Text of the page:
The surfer said he isn’t mad at the shark for biting him
“It is important to note that while human beach use and ocean activities have greatly increased due to the growing population and greater popularity of surfing, swimming, and scuba diving, shark incidents have not increased proportionally,” the California fish and wildlife department says on its website. “This is even more evident when looking at incidents where a person was injured.”
“We had to skip yesterday due to my… another treatment – my boo boo,” Atsushi Yamada said in a video he posted to Facebook. "Men, I am so lucky now to be like this. Still I can share much aloha.”
Mr Yamada, who guys by the nickname “Hot Sushi” and runs Hot Sushi’s Surf Camp Aloha, was bitten by a shark on Tuesday in the waters off Georgia’s Tybee Island. He was rushed to the hospital to treat extensive injuries to his left leg, including consulting with a plastic surgeon. Fortsatt, that didn’t dampen the surfer’s enthusiasm to be back beachside, even though he has to wear a protective boot for the time being.
In the video, he can be heard encouraging his students to throw up a hang loose or shaka hand sign and say “konichiwa,” Japanese for hello.
The attack occurred when Mr Yamada paddled out to the edge of the surf zone, where one of his students had drifted too far away from the beach. She eventually caught a wave in, and not longer after, the surf instructor said it felt like someone had taken a baseball bat to his leg.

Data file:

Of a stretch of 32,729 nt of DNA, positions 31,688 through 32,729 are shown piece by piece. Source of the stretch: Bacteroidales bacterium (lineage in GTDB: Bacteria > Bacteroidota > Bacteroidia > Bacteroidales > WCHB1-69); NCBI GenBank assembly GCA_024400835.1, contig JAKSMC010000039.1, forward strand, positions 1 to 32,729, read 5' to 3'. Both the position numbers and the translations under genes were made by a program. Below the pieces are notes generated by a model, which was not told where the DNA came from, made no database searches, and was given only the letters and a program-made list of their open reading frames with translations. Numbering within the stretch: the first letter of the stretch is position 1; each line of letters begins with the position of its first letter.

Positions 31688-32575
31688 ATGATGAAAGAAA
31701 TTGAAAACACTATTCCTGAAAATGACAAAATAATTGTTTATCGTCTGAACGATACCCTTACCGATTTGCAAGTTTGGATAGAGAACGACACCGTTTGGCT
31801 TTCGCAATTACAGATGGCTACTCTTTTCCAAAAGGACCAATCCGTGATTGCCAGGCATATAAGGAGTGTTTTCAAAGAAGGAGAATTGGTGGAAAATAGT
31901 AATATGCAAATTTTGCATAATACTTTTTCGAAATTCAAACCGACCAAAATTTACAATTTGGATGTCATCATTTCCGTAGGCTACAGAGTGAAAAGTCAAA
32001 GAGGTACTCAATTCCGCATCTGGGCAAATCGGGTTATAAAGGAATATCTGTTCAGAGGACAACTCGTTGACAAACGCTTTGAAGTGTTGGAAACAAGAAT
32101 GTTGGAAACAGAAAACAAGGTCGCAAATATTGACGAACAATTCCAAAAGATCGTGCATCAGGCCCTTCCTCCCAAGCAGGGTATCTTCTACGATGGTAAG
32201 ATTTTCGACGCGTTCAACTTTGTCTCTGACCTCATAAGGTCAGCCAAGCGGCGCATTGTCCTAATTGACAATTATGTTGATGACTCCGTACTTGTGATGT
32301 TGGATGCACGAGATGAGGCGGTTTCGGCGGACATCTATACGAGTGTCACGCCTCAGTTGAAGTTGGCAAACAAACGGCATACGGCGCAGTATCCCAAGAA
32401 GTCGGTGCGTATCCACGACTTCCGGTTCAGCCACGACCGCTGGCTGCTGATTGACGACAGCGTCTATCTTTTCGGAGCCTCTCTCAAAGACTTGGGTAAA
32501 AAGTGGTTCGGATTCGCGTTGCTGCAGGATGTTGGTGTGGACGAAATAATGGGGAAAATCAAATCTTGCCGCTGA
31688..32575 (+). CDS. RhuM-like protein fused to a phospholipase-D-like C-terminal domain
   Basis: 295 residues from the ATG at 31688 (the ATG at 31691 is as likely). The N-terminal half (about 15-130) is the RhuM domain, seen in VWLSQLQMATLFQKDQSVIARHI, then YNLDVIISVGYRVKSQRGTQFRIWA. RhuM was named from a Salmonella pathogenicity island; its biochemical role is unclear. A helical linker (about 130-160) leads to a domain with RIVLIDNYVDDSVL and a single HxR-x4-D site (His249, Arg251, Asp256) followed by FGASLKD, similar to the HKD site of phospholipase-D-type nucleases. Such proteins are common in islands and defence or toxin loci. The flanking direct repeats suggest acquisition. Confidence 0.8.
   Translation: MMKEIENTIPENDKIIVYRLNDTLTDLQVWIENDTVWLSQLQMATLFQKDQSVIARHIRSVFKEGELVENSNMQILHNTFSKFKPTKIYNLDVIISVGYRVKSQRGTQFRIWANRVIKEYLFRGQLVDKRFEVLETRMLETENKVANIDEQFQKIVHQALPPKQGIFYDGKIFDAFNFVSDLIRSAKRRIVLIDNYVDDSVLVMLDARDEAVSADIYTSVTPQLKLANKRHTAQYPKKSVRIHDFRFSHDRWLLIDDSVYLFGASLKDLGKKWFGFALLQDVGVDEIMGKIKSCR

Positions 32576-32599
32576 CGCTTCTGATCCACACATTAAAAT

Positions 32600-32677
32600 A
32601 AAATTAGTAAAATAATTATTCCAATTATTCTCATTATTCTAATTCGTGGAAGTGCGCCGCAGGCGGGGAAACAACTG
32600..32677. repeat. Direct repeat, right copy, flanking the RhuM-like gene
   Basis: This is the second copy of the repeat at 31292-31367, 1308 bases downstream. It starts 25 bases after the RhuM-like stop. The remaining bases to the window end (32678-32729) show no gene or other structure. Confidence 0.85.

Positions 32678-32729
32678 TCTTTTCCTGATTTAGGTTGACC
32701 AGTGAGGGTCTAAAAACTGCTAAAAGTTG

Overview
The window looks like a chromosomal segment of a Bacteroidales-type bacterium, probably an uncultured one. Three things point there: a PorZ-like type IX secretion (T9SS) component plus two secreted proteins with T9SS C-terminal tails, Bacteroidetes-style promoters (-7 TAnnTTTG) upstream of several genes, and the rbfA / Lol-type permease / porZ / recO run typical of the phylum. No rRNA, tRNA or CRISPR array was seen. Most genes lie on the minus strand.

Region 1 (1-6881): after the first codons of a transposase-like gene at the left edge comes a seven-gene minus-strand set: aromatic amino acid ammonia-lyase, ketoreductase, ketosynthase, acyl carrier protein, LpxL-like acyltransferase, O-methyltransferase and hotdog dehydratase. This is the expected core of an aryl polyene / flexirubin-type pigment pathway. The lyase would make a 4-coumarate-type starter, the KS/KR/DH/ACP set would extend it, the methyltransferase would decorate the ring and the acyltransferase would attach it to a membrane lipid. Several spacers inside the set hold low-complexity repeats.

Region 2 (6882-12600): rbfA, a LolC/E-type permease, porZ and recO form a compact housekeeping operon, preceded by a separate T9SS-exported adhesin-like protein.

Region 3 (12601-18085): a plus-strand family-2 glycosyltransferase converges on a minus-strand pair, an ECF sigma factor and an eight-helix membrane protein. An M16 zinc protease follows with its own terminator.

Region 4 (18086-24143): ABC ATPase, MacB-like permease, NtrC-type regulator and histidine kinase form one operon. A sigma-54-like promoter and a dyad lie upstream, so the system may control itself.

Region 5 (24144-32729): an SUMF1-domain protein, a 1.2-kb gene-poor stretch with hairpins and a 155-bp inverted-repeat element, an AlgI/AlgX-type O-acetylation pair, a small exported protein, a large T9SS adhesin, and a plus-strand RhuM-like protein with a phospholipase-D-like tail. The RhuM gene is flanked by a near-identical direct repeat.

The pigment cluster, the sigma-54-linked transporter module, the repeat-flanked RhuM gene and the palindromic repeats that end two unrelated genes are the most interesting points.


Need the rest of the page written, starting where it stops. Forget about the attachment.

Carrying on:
“I was just so thankful that it wasn’t her and I was so thankful she took the wave,” he told WJCL, adding that he doesn’t bear any animus towards the shark, since surfers are the ones using their homes and hunting grounds for recreation. “We are the ones, the intruders, the strangers.”
Despite the ever-growing numbers of people using the ocean for recreation, shark attacks are extremely uncommon and most aren’t fatal. According to Florida Museum of Natural History’s International Shark Attack File, det var 57 total unprovoked shark attacks across the world in 2020, og 13 fatalities.
“Long-term trends show a decreasing number of annual fatalities,” the museum wrote, announcing last year’s data. “Year-to-year variability in oceanographic, socioeconomic and meteorological conditions significantly influences the local abundance of sharks and humans in the water.”
Surfing, derimot, makes this extremely rare risk slightly more likely. People using the water for board sports experienced 61 per cent of the shark attacks in 2020. They’re at higher risk because they often spend time in the surf zone, where incoming waves break, and so do sharks.
Fortsatt, despite longstanding cultural paranoia about sharks, authorities warn that people shouldn’t be very worried about them.